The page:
Autopsy is a free, open source digital forensic tool that supports a wide range of add-on modules. Available APIs allow an investigator to easily create their own modules using JAVA or Python. With Autopsy 4, there are a lot of new features - including ‘team collaboration’ - that make Autopsy extremely powerful.
I’ve been using Autopsy myself for a long time, and have been tracking the development of the new Autopsy GUI. I’ve also been using Autopsy in practical investigator training as an almost complete replacement for much more expensive tools.
Autopsy is very easy to get started with. Just download the software. Unfortunately, it is only for Windows right now. It seems possible to compile on Linux, but I’ve not had any luck. Once you download the installer, make sure you verify the installer. Once verification is complete, install the tool like usual.
One thing to be aware of is that Autopsy does not have the ability to create disk images. If you are using Windows you can see this post about acquiring a digital forensic image using FTK Imager. If you are using Linux you can see this post about acquiring a disk image using Guymager. If you are connecting a disk directly see this video on hardware write blockers.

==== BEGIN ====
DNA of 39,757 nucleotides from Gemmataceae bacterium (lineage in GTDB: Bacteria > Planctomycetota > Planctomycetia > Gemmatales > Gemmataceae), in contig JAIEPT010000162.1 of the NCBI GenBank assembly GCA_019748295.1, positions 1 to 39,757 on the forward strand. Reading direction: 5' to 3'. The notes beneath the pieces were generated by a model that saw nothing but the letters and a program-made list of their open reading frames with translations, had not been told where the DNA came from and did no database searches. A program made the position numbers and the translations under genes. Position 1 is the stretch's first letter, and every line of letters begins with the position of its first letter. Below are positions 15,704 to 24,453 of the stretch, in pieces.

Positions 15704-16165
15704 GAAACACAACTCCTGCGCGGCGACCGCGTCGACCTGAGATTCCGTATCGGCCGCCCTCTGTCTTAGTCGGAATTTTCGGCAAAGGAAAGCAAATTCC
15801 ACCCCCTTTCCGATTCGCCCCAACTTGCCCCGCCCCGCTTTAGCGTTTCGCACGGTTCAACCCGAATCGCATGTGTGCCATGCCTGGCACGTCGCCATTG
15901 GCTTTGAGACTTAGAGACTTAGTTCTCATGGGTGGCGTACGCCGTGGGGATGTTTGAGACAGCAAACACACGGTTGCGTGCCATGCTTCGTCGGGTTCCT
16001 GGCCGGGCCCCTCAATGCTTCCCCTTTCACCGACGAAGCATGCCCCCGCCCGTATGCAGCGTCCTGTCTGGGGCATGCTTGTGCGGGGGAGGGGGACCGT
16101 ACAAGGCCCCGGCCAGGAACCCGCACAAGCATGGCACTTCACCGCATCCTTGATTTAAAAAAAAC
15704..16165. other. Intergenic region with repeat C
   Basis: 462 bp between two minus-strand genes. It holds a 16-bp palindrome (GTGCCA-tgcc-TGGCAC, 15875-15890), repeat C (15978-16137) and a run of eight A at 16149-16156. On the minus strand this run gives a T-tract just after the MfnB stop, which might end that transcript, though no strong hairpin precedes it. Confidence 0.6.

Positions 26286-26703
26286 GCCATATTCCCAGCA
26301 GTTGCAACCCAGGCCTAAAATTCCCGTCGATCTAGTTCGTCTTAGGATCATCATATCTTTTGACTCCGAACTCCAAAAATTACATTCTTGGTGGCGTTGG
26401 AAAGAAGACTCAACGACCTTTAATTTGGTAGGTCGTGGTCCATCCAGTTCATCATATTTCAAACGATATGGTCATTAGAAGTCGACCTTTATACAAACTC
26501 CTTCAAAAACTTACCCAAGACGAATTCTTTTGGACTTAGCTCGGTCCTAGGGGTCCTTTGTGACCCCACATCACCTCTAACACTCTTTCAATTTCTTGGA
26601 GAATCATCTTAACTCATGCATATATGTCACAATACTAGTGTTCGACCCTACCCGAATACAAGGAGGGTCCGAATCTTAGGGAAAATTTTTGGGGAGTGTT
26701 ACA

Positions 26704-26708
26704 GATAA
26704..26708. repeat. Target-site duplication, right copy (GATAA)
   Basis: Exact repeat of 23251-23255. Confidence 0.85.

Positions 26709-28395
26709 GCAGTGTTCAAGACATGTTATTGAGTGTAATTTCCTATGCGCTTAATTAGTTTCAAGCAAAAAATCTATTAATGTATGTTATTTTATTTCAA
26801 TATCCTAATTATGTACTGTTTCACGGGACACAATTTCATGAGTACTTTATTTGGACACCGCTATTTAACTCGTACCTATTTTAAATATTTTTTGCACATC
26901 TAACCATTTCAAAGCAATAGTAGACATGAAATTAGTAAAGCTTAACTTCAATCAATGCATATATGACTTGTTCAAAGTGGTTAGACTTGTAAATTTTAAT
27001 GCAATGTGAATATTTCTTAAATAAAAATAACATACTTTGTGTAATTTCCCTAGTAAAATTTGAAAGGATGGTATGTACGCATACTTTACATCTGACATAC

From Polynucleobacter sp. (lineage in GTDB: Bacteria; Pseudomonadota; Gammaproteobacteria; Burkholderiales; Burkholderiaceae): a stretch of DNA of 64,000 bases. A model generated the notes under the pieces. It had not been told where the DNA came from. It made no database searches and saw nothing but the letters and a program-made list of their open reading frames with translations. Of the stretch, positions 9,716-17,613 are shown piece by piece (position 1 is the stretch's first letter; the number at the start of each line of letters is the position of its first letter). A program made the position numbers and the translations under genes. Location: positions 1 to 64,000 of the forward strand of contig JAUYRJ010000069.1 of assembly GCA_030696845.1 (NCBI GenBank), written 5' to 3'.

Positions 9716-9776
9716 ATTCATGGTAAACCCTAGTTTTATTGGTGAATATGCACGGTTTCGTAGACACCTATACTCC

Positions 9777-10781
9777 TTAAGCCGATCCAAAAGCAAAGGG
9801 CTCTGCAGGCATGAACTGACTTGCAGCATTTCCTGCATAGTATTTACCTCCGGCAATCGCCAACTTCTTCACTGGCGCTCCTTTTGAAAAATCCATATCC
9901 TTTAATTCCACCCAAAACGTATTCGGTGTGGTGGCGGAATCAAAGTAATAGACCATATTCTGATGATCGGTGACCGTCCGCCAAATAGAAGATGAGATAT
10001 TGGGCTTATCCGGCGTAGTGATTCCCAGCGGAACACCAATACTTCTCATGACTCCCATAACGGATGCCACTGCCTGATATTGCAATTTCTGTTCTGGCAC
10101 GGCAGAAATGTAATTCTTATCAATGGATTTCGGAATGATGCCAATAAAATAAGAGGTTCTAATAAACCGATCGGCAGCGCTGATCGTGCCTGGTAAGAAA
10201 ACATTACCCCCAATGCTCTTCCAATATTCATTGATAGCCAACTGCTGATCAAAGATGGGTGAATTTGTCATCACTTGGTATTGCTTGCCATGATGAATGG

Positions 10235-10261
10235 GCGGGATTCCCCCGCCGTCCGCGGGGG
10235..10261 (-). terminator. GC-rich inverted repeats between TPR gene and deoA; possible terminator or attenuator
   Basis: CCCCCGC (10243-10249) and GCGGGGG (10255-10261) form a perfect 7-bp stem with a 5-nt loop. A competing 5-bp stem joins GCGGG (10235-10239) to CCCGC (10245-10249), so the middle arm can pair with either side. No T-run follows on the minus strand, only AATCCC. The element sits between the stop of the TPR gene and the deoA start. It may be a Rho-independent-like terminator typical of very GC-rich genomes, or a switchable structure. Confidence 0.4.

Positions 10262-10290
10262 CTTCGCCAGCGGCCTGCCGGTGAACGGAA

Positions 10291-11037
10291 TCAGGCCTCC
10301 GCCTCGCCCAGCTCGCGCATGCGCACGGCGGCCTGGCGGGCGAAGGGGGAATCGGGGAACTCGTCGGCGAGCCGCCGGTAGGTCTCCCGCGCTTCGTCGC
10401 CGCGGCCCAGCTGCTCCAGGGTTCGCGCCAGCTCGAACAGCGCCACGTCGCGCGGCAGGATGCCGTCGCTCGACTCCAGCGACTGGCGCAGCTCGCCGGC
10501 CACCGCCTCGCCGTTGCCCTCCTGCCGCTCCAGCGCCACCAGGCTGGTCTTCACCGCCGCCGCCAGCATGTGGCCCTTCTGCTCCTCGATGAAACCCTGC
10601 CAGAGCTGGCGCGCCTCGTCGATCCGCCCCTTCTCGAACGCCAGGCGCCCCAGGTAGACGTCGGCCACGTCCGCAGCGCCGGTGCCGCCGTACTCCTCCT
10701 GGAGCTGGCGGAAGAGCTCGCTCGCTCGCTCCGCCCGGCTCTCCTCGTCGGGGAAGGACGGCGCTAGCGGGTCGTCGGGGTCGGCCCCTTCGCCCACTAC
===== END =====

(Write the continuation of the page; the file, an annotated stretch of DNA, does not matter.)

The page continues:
You can also check out the book Practical Forensic Imaging by Bruce Nikkel.
Ok, so once you have a disk or disk image you would like to analyze, start up Autopsy. You will be asked to create a new case. Think about where you want to save your case. Try to keep cases on a dedicated hard drive. Avoid the same disk that your system file are running from. We try for complete separation, when possible. Structure also matters, which we will talk about in a later post.
After case creation, you will be asked for the disk/image that you would like to analyze. See the video below for more information. Finally, you will be allowed to select each of the ingest modules that you would like to run against the disk image. If the modules are not already configured, you can configure them here. You can also configure them later and re-run the configured module against the disk image. See the video for an explanation of all of the major default modules.
Processing can take a long time depending on your computer / servers processing power, the size of the suspect data, the type of suspect data, the storage device and speed of the connection, among others. You can examine data in Autopsy as it is processing in the background. Your computer will likely be much less responsive, and computers that do not have much memory will be very slow. Computers with 4GB of RAM sometimes crashed when dealing with 20GB+ disk images. With Autopsy - and most forensic tools - the more RAM your computer has, the better.
As the ingest modules process the data, information will show up in the left-hand tree. For more details about what each type of information potentially relates to, please see the video below.
That is it for basic data processing using default ingest modules in Autopsy 4. It is a very easy to use, but power tool that is suitable for many types of investigations.